After I would be a sophomore in senior high school, a woman within my Advanced Theater class stole a dress-up costume from me.
The outfit under consideration would be a simple one: a tan tshirt tucked right into a vintage floral maxi skirt which i had bought on Etsy and two switch flops. The lady-we’ll call her Janice-hadn’t stopped making comments about how exactly cute my outfit was since I’d walked in to the classroom. Looking back, I do not think the outfit was an excessive amount of to create home about. I am talking about, I had been putting on switch flops. But apparently, it blew the socks from Janice because the following day she demonstrated as much as class within an outfit which was nearly identical.
It bothered me for several days! Clearly longer, because it’s been six many I’m still considering it. I simply couldn’t realise why someone would blatantly copy a whole outfit. A dress-up costume that (okay, without the footwear) I’d put lots of thought and intention into.
The main reason it felt like this type of personal attack has everything related to the origins of my own style. I’d developed likely to private schools where, for a long time, I had been needed to put on different iterations of the boxy, stiff, unflattering uniform. The gown codes at these schools were so strict, most of them restricting jewellery, certain kinds of athletic shoes, or even nailpolish. There is so very little space for any kind of cultivation of private style that when I went to my public senior high school, where there wasn’t any uniform, I felt like I did not know who I had been.
“In a lot of ways, getting a feeling of my own style provided the ability to tell your friends who I had been-to put myself on the planet when i pleased.”
The majority of the students inside my school had already created their core friend groups and developed a feeling of personal style. However I was the brand new, shateringly shy Black girl from private school without any buddies or fashion sense. I felt this immense pressure to signal what sort of person I had been through my clothes. The Way I outfitted would ultimately inform what individuals considered me and what sort of buddies I’d make. So, I spent a great deal of time cultivating and perfecting my wardrobe.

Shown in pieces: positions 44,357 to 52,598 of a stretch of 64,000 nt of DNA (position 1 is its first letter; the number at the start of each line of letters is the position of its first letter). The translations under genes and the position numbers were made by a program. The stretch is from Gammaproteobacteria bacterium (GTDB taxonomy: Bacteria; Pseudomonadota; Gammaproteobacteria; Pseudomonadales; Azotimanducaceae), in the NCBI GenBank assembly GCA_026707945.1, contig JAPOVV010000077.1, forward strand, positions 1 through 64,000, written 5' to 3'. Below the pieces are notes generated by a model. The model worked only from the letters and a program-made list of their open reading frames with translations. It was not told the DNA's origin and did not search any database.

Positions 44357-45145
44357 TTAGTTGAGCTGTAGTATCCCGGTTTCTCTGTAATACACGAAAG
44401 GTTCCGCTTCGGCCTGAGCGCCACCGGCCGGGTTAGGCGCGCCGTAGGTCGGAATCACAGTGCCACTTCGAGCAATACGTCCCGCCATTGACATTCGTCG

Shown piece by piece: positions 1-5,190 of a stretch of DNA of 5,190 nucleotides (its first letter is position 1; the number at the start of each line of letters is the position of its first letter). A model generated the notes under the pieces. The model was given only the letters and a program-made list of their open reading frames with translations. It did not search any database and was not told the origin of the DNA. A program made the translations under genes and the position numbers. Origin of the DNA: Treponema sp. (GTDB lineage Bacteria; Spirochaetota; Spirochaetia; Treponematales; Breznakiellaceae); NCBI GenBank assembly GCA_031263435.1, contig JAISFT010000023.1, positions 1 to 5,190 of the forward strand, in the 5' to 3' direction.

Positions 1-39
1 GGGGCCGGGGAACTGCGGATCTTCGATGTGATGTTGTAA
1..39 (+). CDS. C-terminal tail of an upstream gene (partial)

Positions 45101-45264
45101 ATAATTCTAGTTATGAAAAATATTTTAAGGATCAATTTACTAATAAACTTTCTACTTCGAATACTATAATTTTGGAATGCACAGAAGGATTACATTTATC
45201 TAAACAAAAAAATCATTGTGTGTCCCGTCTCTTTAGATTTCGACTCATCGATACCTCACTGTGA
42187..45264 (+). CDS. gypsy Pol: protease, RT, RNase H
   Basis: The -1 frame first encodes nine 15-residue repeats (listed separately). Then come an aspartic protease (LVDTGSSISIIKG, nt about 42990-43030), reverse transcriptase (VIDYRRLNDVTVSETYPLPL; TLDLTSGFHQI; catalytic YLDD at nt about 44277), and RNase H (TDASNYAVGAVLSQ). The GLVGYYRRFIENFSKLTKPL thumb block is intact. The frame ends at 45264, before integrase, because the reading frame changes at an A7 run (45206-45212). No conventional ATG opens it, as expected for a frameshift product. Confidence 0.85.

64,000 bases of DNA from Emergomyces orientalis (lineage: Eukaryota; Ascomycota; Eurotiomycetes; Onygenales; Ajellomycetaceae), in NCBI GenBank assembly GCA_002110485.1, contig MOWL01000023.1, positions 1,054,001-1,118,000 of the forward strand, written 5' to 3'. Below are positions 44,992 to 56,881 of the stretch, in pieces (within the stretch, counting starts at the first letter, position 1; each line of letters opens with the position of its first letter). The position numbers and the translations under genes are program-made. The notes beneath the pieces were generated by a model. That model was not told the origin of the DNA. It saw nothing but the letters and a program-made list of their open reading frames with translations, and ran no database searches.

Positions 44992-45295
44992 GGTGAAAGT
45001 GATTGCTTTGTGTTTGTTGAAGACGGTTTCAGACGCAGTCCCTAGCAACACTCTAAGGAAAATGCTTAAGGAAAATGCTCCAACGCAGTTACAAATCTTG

I required to thrift shopping and borrowing clothes from my grandmother’s closet. I had been super into bold prints, 90s florals, and-waisted jeans. Behind every outfit I used to college were many hrs of thought, intention, and looking within the mirror, criticizing myself at each position. In a lot of ways, getting a feeling of my own style provided the ability to tell your friends who I had been-to put myself on the planet when i pleased.
So, imaginable the whirlwind of feelings I felt when Janice demonstrated as much as school within my outfit from the day before. Clearly, her intentions weren’t intended to be malicious. She loved my outfit, and her method of showing which was by replicating it. However I still couldn’t help but feel excessively protective of the expression of my own style, which I’d spent a lot time cultivating.
The Broader Implications of Cultural Appropriation
All jokes and dramatic exaggerations aside, I am aware that Janice stealing my outfit in tenth grade doesn’t hold many pounds within the grand plan of products. But I’m sure there’s something to become stated concerning the how copy-catting, when enacted by individuals with privilege, has cultural implications which are a lot more dangerous.
For instance, the inclination large brands need to describe any slightly drape-y type of outerwear like a “Kimono.” Or when white-colored and non-Black POC appropriate Black hairstyles for example Afros and box braids, while Black people are frequently discriminated against at work for putting on individuals identical hairstyles. An identical scenario plays out when large companies, for example Zara and H&M steal designs from small, independent designers. These businesses and cultural appropriators are simply adult copy-catters. Which behavior within the real life, unlike the petty, senior high school context, frequently results in the erasure of individuals around the receiving finish from the act.